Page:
Integrated Listening-A Non-Medication Alternative in ADD/ADHD Treatment
by Dr. Mark Prohaska
ADHD is defined by a combination of inattentiveness, a lack of concentration, hyperactivity, and impulsivity. Experts agree that there is no single solution to treating this complex condition, and most patients require multiple strategies.
Parents are usually encouraged to put their child on a medication. Although research has consistently shown this to be the most effective intervention, it is seldom a total solution and parents are often resistant to medicating their child out of a fear that negative side effects may create a whole host of new problems. If the services are available parents may also be offered the option of developing and implementing behavioral interventions. Although this can also be a helpful approach, its success often relies on the ability of the child to self-regulate and control impulses, both of which are typically impaired in kids with ADD.
Thankfully, a third option is now available, and Integrated Listening (iLs) is emerging as an exciting new modality that compliments both behavioral and pharmaceutical approaches to the treatment ADD/ADHD. Capitalizing on the fairly recent discovery of the brain’s ability to reorganize itself by forming new neural connections (a process known as neuroplasticity), iLs uses multisensory input combining sound with visual, vestibular, and movement exercises in a manner that “trains” the brain to process sensory input more effectively. Higher brain functions (attention, memory, concentration, etc.) are dependent upon adequate input from the “lower” brain stem and cerebellum, and in individuals with ADD this vital communication between brain areas is often very poor. As a result, incoming information fails to get passed on to the higher level “thinking brain” and is therefore never processed. One example of this is when parents describe feeling as though they are “talking through” their child, as if not a word they had spoken was heard.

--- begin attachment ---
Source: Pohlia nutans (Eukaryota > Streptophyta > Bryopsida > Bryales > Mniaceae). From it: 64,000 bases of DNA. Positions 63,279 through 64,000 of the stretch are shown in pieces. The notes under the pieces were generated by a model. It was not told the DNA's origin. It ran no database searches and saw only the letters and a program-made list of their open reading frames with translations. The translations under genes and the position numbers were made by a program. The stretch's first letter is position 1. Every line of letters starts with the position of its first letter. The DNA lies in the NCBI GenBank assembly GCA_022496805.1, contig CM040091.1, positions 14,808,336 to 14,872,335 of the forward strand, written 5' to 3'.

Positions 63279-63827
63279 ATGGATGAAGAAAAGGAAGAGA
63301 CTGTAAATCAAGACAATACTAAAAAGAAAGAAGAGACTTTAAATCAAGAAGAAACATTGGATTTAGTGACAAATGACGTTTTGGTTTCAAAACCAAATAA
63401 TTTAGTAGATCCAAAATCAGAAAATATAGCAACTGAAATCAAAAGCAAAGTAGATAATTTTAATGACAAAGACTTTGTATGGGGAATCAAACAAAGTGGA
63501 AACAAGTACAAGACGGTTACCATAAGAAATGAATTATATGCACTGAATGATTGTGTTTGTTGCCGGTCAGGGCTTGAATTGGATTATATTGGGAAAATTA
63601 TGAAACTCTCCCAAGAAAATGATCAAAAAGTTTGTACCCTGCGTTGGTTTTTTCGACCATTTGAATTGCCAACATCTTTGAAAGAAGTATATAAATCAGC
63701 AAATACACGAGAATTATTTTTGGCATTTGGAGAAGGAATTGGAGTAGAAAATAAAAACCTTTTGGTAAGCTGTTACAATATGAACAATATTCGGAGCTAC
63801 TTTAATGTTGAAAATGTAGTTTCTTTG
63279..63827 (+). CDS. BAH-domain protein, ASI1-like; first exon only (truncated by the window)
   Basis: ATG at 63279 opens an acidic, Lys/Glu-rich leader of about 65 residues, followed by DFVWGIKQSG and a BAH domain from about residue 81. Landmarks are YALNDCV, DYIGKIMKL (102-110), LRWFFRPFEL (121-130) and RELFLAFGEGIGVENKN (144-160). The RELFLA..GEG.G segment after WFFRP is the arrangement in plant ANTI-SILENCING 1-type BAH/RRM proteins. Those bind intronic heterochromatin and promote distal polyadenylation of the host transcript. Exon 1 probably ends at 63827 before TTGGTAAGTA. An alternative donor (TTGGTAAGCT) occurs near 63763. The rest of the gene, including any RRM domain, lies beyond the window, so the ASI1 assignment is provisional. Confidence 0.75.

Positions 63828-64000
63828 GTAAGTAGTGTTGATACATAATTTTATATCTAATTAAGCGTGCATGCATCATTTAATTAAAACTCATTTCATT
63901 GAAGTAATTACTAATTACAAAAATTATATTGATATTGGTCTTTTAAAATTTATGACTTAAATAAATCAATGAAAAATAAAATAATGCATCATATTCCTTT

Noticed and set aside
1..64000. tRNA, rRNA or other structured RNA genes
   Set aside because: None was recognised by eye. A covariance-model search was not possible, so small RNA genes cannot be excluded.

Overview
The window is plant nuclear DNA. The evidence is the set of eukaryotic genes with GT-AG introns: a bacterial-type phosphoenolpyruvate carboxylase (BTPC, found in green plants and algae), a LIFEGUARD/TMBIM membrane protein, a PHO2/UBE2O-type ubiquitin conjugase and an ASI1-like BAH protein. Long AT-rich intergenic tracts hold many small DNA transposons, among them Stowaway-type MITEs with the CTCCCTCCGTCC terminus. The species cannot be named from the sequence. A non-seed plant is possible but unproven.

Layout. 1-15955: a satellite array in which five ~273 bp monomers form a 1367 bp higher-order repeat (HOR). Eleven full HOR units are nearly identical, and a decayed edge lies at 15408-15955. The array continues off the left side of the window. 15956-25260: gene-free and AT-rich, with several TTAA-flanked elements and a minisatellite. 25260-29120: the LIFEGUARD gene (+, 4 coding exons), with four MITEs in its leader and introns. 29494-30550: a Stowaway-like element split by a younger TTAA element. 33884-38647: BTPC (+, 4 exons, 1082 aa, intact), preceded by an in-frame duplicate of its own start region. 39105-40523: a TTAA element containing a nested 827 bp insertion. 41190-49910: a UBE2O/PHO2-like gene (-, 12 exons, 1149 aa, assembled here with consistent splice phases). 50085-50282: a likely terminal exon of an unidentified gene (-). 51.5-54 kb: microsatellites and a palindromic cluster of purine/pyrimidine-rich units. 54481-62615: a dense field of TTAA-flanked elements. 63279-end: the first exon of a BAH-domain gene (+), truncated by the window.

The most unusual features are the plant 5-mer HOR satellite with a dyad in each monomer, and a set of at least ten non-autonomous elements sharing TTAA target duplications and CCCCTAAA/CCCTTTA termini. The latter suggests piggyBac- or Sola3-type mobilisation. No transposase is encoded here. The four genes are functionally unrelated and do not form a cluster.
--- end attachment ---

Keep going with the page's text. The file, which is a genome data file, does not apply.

The iLs approach works on a physiological level to force the “thinking brain” to attend while simultaneously ‘exercising’ areas of the lower brain (sub-cortical) and body involved in regulation and information processing. Multisensory input combining sound and movement simultaneously stimulates both
lower sub-cortical and higher cortical activity, improving the ability of brain stem and cerebellum to process and communicate incoming sensory information to the cortex. Specifically, iLs has been demonstrated effective in improving:
> Concentration: staying on task for longer periods of time
> Communication: paying attention during conversation; improved listening
> Organization: planning and following through on tasks; less procrastination
> Physical regulation: calmer demeanor, less fidgety
> Anxiety: reducing nervousness and improving sleeping patterns
In children with ADD, this approach can dramatically improve attention, behavioral, and emotional issues, and often results in either a reduction in dosage or sometimes a total elimination of the need for ADD medications.
The application of iLs is much broader than just ADD; its effectiveness has also been demonstrated in children with sensory processing disorders, motor delays and incoordination,learning disabilities, speech impediments, and even developmental disabilities such as Autism.
If you are a parent seeking to help your child with ADD/ADHD, or an adult struggling with these issues yourself, iLs may offer hope where medications and behavioral interventions have fallen short.
Dr. Mark Prohaska is a Clinical Neuropsychologist and director of the Neruopsychology Clinic, P.C. in Tuscaloosa, Alabama.
The Neuropsychology Clinic runs a program that specializes in the evaluation and treatment of ADD/ADHD and learning disabilities in children and adults, and has recently incorporated iLs into the services they offer.